Tuesday, December 13, 2011
If I'm going to hike the AT end-to-end twice in 2012, as I hope, I want to be able to come away with some solid proof that I did it. I guess I'm a bit obsessed with that. I've been on the trail and seen other thru-hikers, who are clearly not purists, taking short-cuts. I want to pass every white blaze, and to the best of my ability I want to be able to prove it!
With today's high tech capabilities, it seems to me that it ought to be possible to prove 'beyond a reasonable doubt' where I walked and when I was there. To collect the data necessary, I'm relying on my new toy, the Garmin Oregon 550 GPS with camera.
But collecting the data isn't enough. My goal has been to make it available on-line. I've now finished exploring the options to do that, and have come to the realization that I'm just not tech-savvy enough to do everything I know is possible. Unfortunately it seems that one needs to be familiar with the internal workings of KML files on Google Earth and/or GPX files generated by the Garmin unit. I just don't have time or inclination to dive into the deep end of that pool right now. But I've got the basics nailed. Yes, I *can* prove where I've been.
The screen shot above is the result of my test case. While in Maryland visiting family for Thanksgiving and then having three teeth extracted and awaiting the follow-up visit to the oral surgeon, I made a series of hikes with my new GPS in which I extended my Personal Continuous Footpath south from Columbia Maryland to two places I once lived (Takoma Park and Savage, MD), and to my long-time place of work, Goddard Space Flight Center. My GPS recorded the tracks, and I have now learned how to upload those tracks to Google Earth. The screen shot is the result displayed on Google Earth--literally a second-by-second recording of my footsteps. (Note that I also started a leg off to the southeast, eventually hoping to extend it to another former residence down in southern Maryland.)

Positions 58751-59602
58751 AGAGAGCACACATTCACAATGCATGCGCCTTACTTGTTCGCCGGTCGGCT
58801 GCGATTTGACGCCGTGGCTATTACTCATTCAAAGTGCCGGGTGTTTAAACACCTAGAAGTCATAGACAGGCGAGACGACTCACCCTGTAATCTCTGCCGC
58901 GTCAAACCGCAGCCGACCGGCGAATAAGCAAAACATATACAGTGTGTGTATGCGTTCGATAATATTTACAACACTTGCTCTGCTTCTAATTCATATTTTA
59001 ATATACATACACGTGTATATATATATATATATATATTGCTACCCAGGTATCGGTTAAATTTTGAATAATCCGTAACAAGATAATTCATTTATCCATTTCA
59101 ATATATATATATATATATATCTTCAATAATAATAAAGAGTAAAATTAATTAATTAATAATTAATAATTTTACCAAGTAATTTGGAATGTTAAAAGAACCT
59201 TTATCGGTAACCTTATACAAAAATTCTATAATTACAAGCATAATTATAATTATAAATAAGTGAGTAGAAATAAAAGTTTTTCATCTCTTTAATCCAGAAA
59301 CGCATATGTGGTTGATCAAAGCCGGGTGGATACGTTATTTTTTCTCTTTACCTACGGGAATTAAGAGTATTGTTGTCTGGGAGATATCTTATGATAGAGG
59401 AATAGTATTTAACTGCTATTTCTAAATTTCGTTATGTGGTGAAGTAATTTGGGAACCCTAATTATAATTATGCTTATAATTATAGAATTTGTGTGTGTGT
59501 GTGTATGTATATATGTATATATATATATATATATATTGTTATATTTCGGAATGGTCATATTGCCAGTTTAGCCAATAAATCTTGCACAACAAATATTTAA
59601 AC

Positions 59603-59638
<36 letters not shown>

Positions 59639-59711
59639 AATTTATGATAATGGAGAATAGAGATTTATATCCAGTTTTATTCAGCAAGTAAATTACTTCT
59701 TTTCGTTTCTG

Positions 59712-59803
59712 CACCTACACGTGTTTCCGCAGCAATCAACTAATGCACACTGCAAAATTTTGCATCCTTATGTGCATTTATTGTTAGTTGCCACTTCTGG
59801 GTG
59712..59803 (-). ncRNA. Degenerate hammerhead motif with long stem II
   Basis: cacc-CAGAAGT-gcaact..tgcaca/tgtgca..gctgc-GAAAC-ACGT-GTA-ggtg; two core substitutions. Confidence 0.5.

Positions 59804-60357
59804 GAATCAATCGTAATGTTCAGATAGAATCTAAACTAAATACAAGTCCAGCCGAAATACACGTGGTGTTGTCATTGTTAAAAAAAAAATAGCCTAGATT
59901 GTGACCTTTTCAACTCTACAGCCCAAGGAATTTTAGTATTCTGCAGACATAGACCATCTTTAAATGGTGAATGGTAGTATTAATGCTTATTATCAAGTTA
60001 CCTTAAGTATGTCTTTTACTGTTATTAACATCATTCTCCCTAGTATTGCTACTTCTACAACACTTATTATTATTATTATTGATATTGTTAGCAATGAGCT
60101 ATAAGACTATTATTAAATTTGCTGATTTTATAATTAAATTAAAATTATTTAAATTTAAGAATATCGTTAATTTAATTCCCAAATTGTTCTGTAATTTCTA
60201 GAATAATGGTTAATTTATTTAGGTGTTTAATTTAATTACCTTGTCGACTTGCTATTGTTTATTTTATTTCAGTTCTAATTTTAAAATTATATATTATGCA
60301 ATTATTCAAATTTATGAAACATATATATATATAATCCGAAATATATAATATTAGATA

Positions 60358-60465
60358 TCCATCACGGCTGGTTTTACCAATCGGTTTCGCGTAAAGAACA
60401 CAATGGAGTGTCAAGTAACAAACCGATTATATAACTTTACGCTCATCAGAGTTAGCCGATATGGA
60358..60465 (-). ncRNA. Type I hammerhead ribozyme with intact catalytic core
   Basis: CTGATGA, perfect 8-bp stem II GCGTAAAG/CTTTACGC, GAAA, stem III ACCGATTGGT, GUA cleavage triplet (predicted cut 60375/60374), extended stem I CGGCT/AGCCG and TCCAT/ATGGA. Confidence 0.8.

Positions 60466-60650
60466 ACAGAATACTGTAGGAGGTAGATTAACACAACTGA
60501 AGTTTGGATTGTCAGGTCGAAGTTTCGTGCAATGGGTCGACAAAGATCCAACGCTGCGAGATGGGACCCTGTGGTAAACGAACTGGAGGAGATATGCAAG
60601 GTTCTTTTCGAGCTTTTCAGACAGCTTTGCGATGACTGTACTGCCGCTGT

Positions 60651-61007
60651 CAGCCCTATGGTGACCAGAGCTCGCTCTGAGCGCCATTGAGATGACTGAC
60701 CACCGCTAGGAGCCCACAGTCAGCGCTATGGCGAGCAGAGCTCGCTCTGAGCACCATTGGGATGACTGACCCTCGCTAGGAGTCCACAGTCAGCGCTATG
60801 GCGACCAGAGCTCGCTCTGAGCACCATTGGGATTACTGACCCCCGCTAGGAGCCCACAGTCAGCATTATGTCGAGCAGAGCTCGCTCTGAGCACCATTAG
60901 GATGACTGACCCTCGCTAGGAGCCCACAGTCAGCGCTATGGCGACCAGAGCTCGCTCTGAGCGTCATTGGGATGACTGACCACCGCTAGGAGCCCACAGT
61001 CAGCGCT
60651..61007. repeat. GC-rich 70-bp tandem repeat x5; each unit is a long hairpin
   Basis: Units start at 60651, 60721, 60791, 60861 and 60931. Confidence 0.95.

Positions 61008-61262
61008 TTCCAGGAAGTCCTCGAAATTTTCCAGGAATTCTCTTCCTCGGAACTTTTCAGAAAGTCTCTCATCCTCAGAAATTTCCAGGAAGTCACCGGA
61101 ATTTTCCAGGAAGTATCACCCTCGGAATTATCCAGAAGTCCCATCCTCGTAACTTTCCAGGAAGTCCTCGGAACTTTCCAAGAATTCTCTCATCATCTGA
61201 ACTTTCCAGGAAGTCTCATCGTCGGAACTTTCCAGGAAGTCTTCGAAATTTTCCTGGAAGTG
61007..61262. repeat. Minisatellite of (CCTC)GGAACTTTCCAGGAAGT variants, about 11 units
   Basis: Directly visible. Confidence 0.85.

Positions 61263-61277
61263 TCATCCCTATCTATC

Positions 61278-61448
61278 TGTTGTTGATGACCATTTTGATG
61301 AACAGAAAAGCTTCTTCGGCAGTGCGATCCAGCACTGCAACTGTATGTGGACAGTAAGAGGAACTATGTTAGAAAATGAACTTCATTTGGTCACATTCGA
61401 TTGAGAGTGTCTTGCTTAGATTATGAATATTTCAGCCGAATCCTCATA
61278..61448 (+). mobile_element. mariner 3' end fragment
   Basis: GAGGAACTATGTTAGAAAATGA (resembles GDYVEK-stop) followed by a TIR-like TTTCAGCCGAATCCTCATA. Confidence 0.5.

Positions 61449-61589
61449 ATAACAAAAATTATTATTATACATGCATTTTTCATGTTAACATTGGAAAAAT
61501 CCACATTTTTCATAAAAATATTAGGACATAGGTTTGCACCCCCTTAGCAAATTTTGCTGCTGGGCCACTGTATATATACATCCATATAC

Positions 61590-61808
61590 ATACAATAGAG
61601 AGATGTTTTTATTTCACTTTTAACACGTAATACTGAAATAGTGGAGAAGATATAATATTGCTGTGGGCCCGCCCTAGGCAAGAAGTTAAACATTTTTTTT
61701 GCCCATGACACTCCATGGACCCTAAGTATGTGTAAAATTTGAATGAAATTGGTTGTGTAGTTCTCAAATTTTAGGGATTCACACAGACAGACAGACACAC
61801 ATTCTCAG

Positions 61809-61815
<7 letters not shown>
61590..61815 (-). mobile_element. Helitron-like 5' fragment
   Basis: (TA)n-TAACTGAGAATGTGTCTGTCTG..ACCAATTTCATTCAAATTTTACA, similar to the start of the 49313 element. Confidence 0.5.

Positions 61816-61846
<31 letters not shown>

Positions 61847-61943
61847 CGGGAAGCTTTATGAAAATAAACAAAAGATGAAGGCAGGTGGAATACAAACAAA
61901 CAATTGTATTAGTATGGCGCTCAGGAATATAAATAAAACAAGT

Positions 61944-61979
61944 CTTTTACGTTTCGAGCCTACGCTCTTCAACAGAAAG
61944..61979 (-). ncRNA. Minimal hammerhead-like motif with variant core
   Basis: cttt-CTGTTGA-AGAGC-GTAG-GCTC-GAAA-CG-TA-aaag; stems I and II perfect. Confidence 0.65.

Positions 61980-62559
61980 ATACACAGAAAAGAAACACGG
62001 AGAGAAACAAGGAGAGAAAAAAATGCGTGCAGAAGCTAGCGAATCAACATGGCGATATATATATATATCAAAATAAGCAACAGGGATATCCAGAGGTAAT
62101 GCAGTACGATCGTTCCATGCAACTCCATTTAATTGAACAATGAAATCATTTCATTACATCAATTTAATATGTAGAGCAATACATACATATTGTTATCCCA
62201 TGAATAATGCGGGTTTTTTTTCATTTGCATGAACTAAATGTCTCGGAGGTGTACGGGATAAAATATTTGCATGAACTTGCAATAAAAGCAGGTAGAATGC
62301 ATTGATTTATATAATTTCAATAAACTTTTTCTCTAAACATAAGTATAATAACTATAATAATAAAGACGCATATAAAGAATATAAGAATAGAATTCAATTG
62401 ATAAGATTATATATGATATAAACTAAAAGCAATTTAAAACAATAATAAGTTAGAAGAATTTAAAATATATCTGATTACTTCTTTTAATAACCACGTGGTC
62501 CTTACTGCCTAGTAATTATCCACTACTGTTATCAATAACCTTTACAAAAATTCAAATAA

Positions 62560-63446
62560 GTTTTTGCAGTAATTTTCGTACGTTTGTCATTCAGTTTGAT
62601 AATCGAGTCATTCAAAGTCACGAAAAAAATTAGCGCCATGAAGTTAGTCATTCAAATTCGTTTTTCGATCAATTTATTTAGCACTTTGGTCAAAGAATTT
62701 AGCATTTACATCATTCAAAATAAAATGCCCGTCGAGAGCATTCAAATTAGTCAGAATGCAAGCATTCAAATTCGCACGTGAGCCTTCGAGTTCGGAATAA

To get technical about it, what I can do is save the tracking information from my GPS unit to my computer and, using the Google Earth application (which you have to download from Google), convert the tracking data to a KML file for display. The image is the resulting raw display--I've yet to try to customize it or tinker with it. But I don't really have to. The point is that I can save the track data and I can share the KML files with anyone who wants proof so that they can view them on Google Earth for themselves.
What I cannot do (yet) is embed the photos I took with the GPS into this tracking information. Nor can I find a satisfactory way to take the Google Earth Track and display it in user-friendly fashion on Google Maps (the 'My Maps' option nominally lets me do that, but for all practical purposes it's far too clunky and inadequate).
Google Earth, on the other hand, seems pretty amazing. If you want to view my track files, it seems by far the best choice. I've only just begun to explore what I can do with Google Earth, but knowing I've got the basics necessary to provide documentary proof of my hike is good enough for now. I'd recommend that anyone who likes 'virtual travel' try downloading Google Earth, then you can come along with me virtually, step by step, on my epic journey.
If only you could seamlessly see the photos I've taken along the way as you fly along my Google Earth track! I tried embedding a test photo, but my attempt failed miserably. So for the time being I've had to go to the separate Google mapping application to display my photos: called Panoramio. There I have downloaded my photos from the Takoma Park-Savage-Goddard hikes and had them automatically mapped. If only that automatic map on Panoramio could also include my track! Grrrrr! I just can't seem to make these different Google applications work together. It's probably me - and my lack of tech-savvy skill. But time is ticking--less than three weeks to go now until I hit the trail--so I'm going to have to settle for this compromise.
And that's good enough. My mind is at ease ... got my gear ready (maybe I'll post a summary of that), got my supporting tech equipment ready, got my attitude focused, and got my body just chomping at the bit to start. AT here I come!